The Mexican cavefish (Astyanax mexicanus) occurs in two distinct forms. A sighted version lives in open streams, and a blind – indeed, eyeless – version inhabits caves.
Researchers at the US National Institutes of Health (NIH) have now discovered that the blind cave fish embryos start to develop eyes, but the process is shut off by the epigenetic silencing of vision-related genes.
Moe than two dozen of the affected genes are also found in humans, with many of them implicated in eye disorders. Scientists led by William Jeffery from the US University of Maryland are now studying the cave fish for clue that might lead to new treatments.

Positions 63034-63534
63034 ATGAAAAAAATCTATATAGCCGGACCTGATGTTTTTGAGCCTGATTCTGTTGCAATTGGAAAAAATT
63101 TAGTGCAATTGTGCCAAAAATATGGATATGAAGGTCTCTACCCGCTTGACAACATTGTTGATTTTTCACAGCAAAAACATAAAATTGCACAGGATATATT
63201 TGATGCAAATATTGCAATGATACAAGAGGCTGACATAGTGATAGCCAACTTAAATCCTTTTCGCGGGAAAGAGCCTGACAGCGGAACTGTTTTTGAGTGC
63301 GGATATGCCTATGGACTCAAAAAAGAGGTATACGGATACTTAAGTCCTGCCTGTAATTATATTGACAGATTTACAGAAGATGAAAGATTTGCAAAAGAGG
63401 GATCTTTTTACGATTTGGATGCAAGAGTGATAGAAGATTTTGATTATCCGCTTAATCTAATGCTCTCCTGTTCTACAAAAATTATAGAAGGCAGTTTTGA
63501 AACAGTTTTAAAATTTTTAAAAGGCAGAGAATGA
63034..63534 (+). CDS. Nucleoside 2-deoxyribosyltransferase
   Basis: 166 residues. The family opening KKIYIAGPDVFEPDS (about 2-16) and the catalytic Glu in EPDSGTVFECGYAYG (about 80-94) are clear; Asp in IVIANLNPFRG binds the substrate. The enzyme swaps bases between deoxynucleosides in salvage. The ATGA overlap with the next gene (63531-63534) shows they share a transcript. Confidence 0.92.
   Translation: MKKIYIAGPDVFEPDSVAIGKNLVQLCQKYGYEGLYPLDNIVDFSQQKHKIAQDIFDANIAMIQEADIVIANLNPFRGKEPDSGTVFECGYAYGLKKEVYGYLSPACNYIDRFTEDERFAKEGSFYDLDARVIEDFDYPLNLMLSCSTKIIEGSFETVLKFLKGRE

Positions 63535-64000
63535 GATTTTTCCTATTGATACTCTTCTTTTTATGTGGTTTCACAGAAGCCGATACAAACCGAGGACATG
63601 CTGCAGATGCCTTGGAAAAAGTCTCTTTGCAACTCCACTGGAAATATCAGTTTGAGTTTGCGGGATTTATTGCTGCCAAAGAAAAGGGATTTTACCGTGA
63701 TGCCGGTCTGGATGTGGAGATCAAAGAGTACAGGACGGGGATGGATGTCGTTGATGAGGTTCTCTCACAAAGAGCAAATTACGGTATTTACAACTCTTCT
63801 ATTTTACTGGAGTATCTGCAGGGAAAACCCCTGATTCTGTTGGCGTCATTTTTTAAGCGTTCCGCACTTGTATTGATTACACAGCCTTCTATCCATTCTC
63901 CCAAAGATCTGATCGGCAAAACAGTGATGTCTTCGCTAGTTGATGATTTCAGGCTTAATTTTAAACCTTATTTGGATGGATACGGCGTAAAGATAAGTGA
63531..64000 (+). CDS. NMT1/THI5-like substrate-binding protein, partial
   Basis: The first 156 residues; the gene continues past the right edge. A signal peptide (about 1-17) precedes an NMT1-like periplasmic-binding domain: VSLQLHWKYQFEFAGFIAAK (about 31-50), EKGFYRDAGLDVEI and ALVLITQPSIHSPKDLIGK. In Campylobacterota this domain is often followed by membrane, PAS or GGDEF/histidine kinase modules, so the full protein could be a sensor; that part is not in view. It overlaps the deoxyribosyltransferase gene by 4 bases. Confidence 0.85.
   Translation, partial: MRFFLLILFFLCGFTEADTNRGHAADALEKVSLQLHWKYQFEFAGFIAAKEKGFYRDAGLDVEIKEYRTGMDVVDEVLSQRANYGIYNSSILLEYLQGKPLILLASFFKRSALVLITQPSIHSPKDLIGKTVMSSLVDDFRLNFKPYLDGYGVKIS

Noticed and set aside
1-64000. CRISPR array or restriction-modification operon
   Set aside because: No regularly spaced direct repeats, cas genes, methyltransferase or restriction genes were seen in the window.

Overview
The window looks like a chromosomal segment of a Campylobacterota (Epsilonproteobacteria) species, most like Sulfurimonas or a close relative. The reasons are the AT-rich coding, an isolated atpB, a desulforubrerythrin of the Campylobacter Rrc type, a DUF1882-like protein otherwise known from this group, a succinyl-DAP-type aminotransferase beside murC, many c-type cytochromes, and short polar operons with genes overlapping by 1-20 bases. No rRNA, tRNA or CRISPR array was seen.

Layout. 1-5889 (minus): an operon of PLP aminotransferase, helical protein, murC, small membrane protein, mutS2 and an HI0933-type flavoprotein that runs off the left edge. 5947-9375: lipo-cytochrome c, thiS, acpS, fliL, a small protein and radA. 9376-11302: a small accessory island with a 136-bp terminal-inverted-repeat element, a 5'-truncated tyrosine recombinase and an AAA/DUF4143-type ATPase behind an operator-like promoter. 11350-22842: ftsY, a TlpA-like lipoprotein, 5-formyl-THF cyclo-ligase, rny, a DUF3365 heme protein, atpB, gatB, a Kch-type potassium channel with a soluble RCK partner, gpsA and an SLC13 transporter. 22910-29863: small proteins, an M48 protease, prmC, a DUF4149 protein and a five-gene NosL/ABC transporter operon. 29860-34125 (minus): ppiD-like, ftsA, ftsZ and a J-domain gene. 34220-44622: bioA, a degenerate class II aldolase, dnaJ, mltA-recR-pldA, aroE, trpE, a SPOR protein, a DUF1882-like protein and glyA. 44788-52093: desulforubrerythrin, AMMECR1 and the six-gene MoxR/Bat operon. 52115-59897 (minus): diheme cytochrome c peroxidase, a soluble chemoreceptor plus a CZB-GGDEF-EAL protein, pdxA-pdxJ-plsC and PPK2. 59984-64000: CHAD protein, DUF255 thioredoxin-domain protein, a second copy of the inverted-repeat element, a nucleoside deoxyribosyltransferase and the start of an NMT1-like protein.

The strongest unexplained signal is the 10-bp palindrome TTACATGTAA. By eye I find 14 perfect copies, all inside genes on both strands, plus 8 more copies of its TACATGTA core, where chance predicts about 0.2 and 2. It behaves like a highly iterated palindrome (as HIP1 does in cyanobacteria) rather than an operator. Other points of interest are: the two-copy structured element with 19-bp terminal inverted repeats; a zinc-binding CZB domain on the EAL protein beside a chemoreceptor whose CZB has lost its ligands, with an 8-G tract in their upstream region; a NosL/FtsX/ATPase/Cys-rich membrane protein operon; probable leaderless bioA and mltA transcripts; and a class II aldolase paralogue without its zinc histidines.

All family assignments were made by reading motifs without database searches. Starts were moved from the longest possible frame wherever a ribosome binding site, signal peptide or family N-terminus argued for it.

Their research is published in the journal Nature Ecology & Evolution.
Originally published by Cosmos as Now you see it, now you don’t
Curated content from the editorial staff at Cosmos Magazine.
Read science facts, not fiction...
There’s never been a more important time to explain the facts, cherish evidence-based knowledge and to showcase the latest scientific, technological and engineering breakthroughs. Cosmos is published by The Royal Institution of Australia, a charity dedicated to connecting people with the world of science. Financial contributions, however big or small, help us provide access to trusted science information at a time when the world needs it most. Please support us by making a donation or purchasing a subscription today.